In the meantime, we will continue creating great content and products for our consumers within the town structure and stay laser-focused on the aggressive goals we have set for our winter luge. We are on the right track and will continue our weekly operating cadence and town structure to drive successful results against our company goals.

Here’s a special message for all of you we taped to welcome The Huffington Post and Arianna to our AOL Family:

And of course we wanted to welcome Arianna to our “You’ve Got” video of the day—check her out on

We will be holding a company all hands meeting to address your questions related to today’s exciting news. We will video conference from our New York office on the 6th Floor at 9:30 AM ET and will be joined by Arianna Huffington and key executives from her organization. We will also be holding a call for our west coast offices at 2:00 PM ET and for our Patch offices at 2:45 PM ET. See below for meeting info (conference rooms will be sent out shortly).

AOL is playing to win…and The Huffington Post and AOL will occupy a unique place in the future of the Internet. Let’s go get it done.


What I can’t wait for is the first Michael Arrington v. Arianna Huffington dust up.

What’s your take on this move? Is it the content check mate that puts AOL at the top of the heap or the latest in a line of ‘save my job and legacy’ moves by AOL CEO Tim Armstrong?

  • Well, now we know where Keith Olbermann’s next paycheck is going to come from.

    • @Chris – hadn’t given that a thought but I suspect you are correct on that one!

  • PC

    The HuffPost is a bloated tabloid in search of a bigger high, stronger buzz. The Charlie Sheen of journalism. Arianna Huffington- the social media porn star.

  • My curiosity and personal bias are getting to me here. The big picture in marketing is somewhat contradictory to me.

    This is AOL, a corporate entity that is constantly seeking stability. How can reaching out to an audience who believes that large corporate entities are evil possibly be a good long-term marketing strategy for AOL – a company with a third of a billion dollars to spend in acquisitions?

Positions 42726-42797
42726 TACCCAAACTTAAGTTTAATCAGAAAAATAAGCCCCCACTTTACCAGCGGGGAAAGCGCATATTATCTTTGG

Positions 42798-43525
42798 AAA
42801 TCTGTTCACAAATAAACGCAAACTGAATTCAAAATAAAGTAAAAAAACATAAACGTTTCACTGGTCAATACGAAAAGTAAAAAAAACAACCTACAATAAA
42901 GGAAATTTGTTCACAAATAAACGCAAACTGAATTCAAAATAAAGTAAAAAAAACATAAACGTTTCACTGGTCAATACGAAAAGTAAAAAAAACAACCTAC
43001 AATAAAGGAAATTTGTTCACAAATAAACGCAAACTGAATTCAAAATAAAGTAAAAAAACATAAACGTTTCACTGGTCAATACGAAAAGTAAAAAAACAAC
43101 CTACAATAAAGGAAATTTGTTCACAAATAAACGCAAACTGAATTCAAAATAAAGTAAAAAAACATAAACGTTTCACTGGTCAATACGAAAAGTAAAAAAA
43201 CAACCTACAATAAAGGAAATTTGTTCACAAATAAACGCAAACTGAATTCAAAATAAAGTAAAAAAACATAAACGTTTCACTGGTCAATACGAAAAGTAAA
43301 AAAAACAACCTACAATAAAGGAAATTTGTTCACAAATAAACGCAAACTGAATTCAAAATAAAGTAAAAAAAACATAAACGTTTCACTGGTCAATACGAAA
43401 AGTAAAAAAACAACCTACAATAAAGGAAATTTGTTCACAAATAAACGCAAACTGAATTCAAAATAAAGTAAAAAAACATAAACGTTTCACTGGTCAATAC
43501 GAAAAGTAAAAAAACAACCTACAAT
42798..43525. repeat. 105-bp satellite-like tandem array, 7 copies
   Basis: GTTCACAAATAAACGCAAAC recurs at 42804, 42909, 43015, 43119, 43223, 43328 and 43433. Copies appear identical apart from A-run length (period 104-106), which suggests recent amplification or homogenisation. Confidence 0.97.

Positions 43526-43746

• @AndrewJ – Good point and one I really hadn’t considered. It is a bit interesting how diametrically opposed entities can suddenly be one. Could it be that the HuffPo was just more about making money and becoming like the companies it railed against? No matter how you shake it it does come off as a bit disingenuous unless of course you look at from the capitalist POV.

      Is this HuffPo saying, do as I say not as I do maybe? Pretty funny.

      • Exactly. How is this good for either the liberal perspective that people do not need such amounts of money to live happily? How does this apply to the capitalist mindset of AOL’s long term marketing goals? How can preaching their own supposedly wretched existence count as a “comeback”?

        How can any company or industry survive this? Record companies spent decades marketing their anti-corporate acts. Now they wonder why “corporate rock” is despised and why their industry is failing. Other factors are surely involved, but it does seem that they shot themselves in the foot, leg, and kneecap on that issue.

        Yes, I have strong capitalist leanings. I still wish for everyone to know personal joy and success. Something just tells me that this approach to such fulfillment is both temporary and self-destructive. THAT is the matter that confuses and saddens me.

  • I need to amend my thoughts upon learning that Huffington did not pay most of her artists or writers. She made a hundred million dollars personally off of the hard work of others, under the banner of “anti-corporate” ethics.

    I am likely to destroy the few remaining ties I have with AOL as a consumer. That is thoroughly disgusting, and all involved parties should be shamed out of business.